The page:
Wednesday 19 June 2013

Welsh Government backing 'Town Hall tyranny', says Westminster

Further to Eric Pickles' published letter, (see 'Welsh freedom of speech 'suppressed' says Eric Pickles' ) to the Welsh Minister, Lesley Griffiths, the row appears to be escalating.

As reported by ITV Wales, Ms Griffiths has replied to Mr Pickles;

Minister accuses Pickles of 'astounding ignorance' 
The Local Government Secretary has been accused of 'astounding ignorance' by his Welsh counterpart. Lesley Griffiths has written to Eric Pickles after he criticised the Welsh Government for not following his lead in taking action to protect the right to report, film and tweet local council meetings. 
In the letter Ms Griffiths says it was 'entirely inappropriate' for Mr Pickles to intervene on a devolved matter; that it was 'discourteous' to make the letter public and that it was an 'extremely surprising and totally unacceptable interference by the UK Government in the Welsh political sphere.'

Oh dear.

Westminster, in the form of Tory party Vice Chairman, Bob Neill, fired back (my emphasis);

Tories accuse Welsh Government of backing 'town hall tyranny' 
The Conservatives have renewed their attack on the Welsh Government for not following Westminster's example and defining the public's right to report, film and tweet what happens in local council meetings. 
This time the criticism has come from a Tory party official after complaints from Cardiff Bay that an earlier letter from the Local Government Secretary, Eric Pickles, was 'entirely inappropriate' and showed 'astounding ignorance'. 
The Labour Administration in Wales is openly opposing the right for journalists and bloggers to tweet, film and report meetings. It is obscene that Welsh bloggers are being handcuffed and arrested in Wales for reporting meetings because they don't have the legal rights that English bloggers now have. No amount of bluster can disguise the fact that the Labour Party are the enemies of openness and on the side of town hall tyranny."
The letter, which was also copied to the Secretary of State for Wales, has been seen by ITV Wales and marks an escalation of an already bitter row between the two departments and comes on the day the Welsh Government described relations with Whitehall as 'sometimes frustrating.'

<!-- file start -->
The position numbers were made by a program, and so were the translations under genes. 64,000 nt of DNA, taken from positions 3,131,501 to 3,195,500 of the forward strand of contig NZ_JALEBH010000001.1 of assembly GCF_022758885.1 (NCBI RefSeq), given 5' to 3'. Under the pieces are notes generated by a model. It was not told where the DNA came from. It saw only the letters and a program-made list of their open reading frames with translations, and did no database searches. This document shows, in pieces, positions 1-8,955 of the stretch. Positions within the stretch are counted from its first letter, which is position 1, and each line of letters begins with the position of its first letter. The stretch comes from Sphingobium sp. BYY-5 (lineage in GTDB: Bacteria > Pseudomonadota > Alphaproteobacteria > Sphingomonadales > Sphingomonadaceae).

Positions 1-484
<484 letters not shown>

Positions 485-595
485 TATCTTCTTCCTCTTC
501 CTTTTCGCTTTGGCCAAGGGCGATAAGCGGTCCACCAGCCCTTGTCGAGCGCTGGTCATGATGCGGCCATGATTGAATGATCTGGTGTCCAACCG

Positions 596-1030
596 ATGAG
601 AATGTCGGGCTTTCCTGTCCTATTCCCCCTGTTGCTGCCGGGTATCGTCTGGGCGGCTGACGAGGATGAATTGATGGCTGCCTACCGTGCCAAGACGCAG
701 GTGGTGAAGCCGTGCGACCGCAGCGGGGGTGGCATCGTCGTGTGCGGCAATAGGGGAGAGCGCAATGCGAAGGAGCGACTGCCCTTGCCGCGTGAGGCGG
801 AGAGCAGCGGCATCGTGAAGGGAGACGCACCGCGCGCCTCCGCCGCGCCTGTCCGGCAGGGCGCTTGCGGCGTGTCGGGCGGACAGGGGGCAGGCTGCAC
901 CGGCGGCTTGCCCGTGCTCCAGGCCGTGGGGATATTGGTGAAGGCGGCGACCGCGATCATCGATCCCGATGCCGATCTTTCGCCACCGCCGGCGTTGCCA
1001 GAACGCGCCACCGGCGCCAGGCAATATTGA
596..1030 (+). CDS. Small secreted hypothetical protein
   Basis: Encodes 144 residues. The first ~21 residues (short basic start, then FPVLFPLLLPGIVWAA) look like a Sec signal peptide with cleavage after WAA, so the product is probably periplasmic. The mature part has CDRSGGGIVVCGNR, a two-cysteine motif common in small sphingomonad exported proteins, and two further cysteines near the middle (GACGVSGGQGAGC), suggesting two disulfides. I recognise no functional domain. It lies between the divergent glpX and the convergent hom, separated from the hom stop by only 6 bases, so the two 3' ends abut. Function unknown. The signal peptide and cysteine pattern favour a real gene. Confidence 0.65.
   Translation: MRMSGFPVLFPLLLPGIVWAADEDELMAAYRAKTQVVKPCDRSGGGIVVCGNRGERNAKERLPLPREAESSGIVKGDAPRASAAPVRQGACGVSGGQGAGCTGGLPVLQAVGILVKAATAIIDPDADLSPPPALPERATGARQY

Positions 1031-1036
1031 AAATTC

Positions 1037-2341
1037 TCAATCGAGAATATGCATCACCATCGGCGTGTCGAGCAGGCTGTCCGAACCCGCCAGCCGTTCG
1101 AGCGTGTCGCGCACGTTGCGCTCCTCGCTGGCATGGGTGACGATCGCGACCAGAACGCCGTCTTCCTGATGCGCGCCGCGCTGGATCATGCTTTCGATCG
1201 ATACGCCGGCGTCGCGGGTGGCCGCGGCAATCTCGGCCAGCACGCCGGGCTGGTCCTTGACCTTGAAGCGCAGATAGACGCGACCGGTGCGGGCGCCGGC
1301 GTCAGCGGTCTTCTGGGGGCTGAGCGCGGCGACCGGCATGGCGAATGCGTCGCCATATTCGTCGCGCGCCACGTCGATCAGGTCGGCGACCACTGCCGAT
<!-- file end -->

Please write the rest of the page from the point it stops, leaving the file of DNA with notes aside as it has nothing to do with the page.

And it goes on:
As if to prove Mr Neill right, the distinctly underwhelming Local Democracy Bill (Wales) passed through its final stage at the Assembly yesterday. There was much talk of openness, transparency and fairness but precious little in the way of practical steps. A requirement for councils to publish spending details would have been welcome, for example.

Of interest was a new requirement for Councils to publish the Register of Members' Interests online. Many already do this but not Carmarthenshire, and this will now bring an end to uncomfortable, and closely supervised visits to the vaults to see the ledgers.

The Independent Remuneration Panel for Wales will now make recommendations over the level of council Chief Executives' pay, rather than being set by councillors, the measure falls short as it does not apply to other senior officers at director level.

The amendment to remove the extra payment to Chief Executives who act as returning officers, (in Carmarthenshire this was an extra £20,000 last year), effectively a double payment, was lost but the Minister said that this would be looked into. We wait and see.

As for reporting from, or recording council meetings, the following amendment was, shamefully, lost;

'While a meeting (including committee meetings) of a principal council or community council is open to the public, any person attending the meeting for the purpose of reporting the proceedings is, so far as practicable, to be afforded reasonable facilities for taking their report.'

It would have provided at least a basis for members of the public to record meetings and would have ensured free use of social media during meetings. The #daftarrest of the Carmarthenshire blogger (me) was mentioned as an example of why legislation is needed. Too right it's needed.

This amendment already forms part of the Local Authorities (Meetings and Access to Information) Regulations 2012, but unfortunately that only applies to England.

The Bill will eventually become law and, despite a handful welcome measures, its a lost opportunity. If the Welsh Government doesn't legislating for greater all-round openness, (yes, in a reasonable and cost effective manner), Wales will never crawl out of the dark ages and our public authorities will never be properly and publicly scrutinised. It'll be chauffeur driven limos all round....

Meanwhile, in Carmarthenshire, the 'town hall tyranny' continues unabated. This Bill doesn't even touch the sides of our County Hall.

For your information, here's a link to the start of the 'Local Democracy' debate in the Senedd (June 18th);

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